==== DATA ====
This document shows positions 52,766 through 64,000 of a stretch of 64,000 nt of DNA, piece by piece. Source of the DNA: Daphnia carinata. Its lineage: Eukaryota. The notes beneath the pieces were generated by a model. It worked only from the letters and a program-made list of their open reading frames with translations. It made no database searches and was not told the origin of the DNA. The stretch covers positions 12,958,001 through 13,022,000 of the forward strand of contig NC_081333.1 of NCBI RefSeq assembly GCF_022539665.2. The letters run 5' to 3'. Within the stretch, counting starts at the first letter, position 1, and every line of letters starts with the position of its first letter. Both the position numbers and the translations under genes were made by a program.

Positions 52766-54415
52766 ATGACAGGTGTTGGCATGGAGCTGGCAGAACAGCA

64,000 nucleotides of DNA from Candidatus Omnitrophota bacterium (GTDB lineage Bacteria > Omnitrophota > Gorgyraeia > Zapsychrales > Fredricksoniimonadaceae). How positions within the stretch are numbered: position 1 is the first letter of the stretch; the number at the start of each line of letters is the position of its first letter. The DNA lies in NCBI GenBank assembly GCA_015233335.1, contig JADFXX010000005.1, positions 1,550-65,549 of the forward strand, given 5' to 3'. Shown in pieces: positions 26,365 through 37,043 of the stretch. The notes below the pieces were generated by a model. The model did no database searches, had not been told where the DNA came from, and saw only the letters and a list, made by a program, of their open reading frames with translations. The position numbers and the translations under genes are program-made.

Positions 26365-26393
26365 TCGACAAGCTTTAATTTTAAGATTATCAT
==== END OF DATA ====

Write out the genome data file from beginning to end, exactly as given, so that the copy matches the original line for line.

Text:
This document shows positions 52,766 through 64,000 of a stretch of 64,000 nt of DNA, piece by piece. Source of the DNA: Daphnia carinata. Its lineage: Eukaryota. The notes beneath the pieces were generated by a model. It worked only from the letters and a program-made list of their open reading frames with translations. It made no database searches and was not told the origin of the DNA. The stretch covers positions 12,958,001 through 13,022,000 of the forward strand of contig NC_081333.1 of NCBI RefSeq assembly GCF_022539665.2. The letters run 5' to 3'. Within the stretch, counting starts at the first letter, position 1, and every line of letters starts with the position of its first letter. Both the position numbers and the translations under genes were made by a program.

Positions 52766-54415
52766 ATGACAGGTGTTGGCATGGAGCTGGCAGAACAGCA

64,000 nucleotides of DNA from Candidatus Omnitrophota bacterium (GTDB lineage Bacteria > Omnitrophota > Gorgyraeia > Zapsychrales > Fredricksoniimonadaceae). How positions within the stretch are numbered: position 1 is the first letter of the stretch; the number at the start of each line of letters is the position of its first letter. The DNA lies in NCBI GenBank assembly GCA_015233335.1, contig JADFXX010000005.1, positions 1,550-65,549 of the forward strand, given 5' to 3'. Shown in pieces: positions 26,365 through 37,043 of the stretch. The notes below the pieces were generated by a model. The model did no database searches, had not been told where the DNA came from, and saw only the letters and a list, made by a program, of their open reading frames with translations. The position numbers and the translations under genes are program-made.

Positions 26365-26393
26365 TCGACAAGCTTTAATTTTAAGATTATCAT